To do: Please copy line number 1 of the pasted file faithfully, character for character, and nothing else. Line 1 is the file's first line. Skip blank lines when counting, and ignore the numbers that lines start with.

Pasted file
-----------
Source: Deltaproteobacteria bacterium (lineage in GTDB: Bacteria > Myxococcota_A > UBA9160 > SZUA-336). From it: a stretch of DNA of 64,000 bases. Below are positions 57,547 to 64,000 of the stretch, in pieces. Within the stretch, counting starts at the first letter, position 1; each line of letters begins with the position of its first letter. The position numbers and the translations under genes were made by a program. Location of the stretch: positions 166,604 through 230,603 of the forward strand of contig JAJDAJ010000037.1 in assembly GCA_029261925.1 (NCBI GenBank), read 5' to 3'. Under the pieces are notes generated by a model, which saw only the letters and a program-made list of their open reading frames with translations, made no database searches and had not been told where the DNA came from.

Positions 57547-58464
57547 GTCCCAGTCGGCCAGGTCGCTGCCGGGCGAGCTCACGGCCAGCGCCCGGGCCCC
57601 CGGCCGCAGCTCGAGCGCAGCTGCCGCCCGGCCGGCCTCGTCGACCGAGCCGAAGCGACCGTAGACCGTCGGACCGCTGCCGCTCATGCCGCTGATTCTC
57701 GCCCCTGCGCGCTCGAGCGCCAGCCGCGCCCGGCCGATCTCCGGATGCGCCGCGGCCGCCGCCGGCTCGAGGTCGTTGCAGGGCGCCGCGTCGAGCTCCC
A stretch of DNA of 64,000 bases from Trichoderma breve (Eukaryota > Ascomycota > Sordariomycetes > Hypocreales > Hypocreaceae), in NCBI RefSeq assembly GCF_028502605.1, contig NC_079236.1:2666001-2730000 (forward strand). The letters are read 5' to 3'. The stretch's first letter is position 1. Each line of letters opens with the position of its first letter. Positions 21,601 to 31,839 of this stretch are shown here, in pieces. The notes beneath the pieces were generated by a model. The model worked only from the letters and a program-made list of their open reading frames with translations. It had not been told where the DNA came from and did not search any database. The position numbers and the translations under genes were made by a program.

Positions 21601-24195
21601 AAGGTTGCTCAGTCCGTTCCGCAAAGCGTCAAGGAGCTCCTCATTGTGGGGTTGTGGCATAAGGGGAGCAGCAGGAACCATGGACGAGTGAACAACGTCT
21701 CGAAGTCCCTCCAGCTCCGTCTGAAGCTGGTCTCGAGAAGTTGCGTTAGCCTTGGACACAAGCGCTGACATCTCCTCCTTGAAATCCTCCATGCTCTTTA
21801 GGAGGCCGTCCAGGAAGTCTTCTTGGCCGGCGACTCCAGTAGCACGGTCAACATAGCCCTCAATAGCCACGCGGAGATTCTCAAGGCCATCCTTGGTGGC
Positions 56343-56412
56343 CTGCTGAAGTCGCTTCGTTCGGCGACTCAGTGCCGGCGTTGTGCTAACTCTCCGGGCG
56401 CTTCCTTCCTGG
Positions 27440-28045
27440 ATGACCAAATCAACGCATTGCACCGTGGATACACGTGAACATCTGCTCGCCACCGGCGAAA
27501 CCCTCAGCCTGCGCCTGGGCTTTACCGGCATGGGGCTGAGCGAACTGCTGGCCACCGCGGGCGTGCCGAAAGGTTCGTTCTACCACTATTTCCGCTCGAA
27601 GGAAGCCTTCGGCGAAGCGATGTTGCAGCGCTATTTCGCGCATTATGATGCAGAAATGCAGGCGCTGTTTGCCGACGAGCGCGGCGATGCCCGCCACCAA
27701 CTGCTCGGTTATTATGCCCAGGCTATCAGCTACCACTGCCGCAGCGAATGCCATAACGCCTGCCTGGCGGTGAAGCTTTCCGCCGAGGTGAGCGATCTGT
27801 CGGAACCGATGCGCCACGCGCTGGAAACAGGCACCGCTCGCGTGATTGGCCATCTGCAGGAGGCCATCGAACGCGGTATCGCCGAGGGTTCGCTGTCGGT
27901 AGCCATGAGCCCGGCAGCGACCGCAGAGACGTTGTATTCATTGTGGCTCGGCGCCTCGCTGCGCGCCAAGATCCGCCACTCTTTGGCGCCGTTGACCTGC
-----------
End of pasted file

Source: Deltaproteobacteria bacterium (lineage in GTDB: Bacteria > Myxococcota_A > UBA9160 > SZUA-336). From it: a stretch of DNA of 64,000 bases. Below are positions 57,547 to 64,000 of the stretch, in pieces. Within the stretch, counting starts at the first letter, position 1; each line of letters begins with the position of its first letter. The position numbers and the translations under genes were made by a program. Location of the stretch: positions 166,604 through 230,603 of the forward strand of contig JAJDAJ010000037.1 in assembly GCA_029261925.1 (NCBI GenBank), read 5' to 3'. Under the pieces are notes generated by a model, which saw only the letters and a program-made list of their open reading frames with translations, made no database searches and had not been told where the DNA came from.